So the question prevails: Is this work for you? Think carefully before you embark upon this quest, this gamble, this treasure-hunt for the holy grail of the consulting profession - the government contract.

Which Government?

Thus far, we have been discussing the federal government. But by and large, the same principles of avoiding and seeking consulting work apply to other governments as well-state, county, city, and even foreign. Even though our constitution prohibits the federal government from interfering in state and local matters, the latter have notoriously mirrored the federal government in policy and practice. Indeed, the U.S. Government Printing Office has published the "Code for Better Government." Part of its advertised description is …for use as a model for State and local legislation. The goal of this code is to simplify, modernize, and professionalize the purchasing practices of State and local governments." So substitute state, county, or city whenever we talk about government contracts. Beware, however, of the American city today. One after the other is admitting that they are fiscally unsound; their credit ratings for the sale of municipal bonds keep dropping. Further, their mayors are declaring that there seems to be no way out of this catastrophic financial morass. As with private corporations, the first fiscal obligation for a city is its payroll. If there is anything left, the outside consultant may get paid. But many cities are not meeting their payrolls. So be very careful about the city you choose as a client.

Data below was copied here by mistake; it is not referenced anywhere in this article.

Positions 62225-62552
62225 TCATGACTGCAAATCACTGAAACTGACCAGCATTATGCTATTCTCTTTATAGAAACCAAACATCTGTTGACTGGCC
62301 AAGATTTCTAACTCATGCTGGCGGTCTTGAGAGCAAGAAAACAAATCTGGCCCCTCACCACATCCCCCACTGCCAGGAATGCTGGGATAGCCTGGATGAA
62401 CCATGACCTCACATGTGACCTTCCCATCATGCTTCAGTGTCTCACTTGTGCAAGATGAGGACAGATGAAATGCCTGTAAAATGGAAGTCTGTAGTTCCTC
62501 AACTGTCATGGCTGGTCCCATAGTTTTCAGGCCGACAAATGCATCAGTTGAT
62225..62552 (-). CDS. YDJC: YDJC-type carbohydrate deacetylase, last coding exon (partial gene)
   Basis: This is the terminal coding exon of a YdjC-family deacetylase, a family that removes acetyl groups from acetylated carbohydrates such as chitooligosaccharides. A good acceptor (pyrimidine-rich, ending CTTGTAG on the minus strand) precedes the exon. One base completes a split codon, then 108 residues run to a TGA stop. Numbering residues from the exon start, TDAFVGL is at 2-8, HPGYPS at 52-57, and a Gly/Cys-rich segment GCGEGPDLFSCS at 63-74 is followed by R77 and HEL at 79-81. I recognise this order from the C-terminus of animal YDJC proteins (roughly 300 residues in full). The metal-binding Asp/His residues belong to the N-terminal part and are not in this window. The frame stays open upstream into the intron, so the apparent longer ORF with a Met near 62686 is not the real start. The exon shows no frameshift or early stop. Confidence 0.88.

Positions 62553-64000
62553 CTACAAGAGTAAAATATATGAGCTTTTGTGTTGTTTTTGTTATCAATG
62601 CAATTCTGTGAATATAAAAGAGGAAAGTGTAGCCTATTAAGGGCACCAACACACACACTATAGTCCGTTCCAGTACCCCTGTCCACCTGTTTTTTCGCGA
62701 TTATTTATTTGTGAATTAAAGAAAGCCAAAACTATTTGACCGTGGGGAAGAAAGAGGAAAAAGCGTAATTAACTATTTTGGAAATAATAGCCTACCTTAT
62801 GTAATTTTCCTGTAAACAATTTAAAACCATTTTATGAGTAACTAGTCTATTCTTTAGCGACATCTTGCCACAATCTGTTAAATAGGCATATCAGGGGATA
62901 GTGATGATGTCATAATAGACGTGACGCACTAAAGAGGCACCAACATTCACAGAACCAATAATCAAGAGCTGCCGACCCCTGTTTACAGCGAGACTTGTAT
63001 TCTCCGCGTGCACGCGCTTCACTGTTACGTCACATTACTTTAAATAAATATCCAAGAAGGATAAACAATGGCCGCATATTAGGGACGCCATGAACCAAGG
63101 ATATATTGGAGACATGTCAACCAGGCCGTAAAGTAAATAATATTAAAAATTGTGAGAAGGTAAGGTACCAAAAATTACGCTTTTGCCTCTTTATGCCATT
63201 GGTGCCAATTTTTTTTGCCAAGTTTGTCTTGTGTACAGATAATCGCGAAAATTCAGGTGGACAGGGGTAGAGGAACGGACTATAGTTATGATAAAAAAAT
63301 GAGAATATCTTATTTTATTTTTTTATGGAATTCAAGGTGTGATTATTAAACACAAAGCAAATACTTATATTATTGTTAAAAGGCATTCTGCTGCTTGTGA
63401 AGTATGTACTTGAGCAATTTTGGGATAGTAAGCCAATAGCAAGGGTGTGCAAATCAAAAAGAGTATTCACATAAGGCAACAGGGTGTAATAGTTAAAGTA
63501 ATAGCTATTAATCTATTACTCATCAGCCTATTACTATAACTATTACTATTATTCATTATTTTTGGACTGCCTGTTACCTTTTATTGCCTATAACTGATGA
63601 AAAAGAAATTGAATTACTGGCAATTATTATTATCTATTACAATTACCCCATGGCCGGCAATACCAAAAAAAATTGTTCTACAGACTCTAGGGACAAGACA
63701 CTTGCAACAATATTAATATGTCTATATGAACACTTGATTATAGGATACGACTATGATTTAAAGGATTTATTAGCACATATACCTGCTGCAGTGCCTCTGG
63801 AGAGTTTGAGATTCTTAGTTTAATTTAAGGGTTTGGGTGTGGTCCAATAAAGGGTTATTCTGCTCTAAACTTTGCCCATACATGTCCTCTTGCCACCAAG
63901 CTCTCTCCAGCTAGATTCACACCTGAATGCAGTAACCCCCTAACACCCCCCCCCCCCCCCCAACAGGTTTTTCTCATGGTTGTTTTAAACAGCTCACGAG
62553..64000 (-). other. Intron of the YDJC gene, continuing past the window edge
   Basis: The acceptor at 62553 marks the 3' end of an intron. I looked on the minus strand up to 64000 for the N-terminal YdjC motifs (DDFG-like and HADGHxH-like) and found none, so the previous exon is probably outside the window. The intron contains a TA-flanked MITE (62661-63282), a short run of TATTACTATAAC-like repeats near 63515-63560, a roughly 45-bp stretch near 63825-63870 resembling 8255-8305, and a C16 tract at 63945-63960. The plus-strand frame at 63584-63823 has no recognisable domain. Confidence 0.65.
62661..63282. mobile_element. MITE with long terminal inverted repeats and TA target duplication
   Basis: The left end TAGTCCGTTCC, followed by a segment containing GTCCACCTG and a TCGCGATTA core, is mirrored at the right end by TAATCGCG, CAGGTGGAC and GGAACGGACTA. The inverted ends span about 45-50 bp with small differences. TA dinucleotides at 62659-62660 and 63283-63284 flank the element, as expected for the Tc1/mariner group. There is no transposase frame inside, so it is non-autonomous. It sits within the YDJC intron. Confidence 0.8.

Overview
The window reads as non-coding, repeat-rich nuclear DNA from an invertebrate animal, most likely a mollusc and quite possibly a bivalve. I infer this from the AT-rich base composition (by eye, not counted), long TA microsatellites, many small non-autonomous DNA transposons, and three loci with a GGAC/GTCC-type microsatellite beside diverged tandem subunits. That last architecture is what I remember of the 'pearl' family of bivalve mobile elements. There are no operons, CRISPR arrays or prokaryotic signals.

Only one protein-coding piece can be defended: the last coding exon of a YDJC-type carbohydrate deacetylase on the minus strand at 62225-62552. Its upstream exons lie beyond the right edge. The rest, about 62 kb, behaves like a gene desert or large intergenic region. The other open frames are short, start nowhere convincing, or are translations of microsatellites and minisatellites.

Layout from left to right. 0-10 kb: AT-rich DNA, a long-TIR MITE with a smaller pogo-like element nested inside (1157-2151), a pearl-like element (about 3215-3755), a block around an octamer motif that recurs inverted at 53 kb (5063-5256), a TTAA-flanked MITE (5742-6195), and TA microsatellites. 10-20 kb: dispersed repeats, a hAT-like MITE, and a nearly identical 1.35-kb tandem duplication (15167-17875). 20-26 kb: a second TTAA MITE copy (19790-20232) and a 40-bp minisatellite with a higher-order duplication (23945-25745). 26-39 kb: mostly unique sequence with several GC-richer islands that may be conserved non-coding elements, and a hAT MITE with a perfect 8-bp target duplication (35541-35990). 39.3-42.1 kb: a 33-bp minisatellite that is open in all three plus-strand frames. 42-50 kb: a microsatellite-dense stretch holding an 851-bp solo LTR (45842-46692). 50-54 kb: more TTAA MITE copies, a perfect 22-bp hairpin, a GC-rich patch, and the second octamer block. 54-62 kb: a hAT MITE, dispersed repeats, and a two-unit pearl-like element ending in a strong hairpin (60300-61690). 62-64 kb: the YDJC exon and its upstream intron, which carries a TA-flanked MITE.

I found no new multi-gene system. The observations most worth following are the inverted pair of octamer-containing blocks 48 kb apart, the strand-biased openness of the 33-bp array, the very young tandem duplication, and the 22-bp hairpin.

Foreign governments necessitate another word of caution. Different cultures have different mind-sets and attitudes. A promise in one country can mean something totally different in another. A contractual clause in one language can mean something totally different in translation. Unless you are totally familiar with the language, social customs, and mores of another country, steer clear of foreign work. Remember, too, the differences in rates of exchange. At this writing, a Canadian contract for $10,000 will net you $8,000 in American money, unless otherwise specified.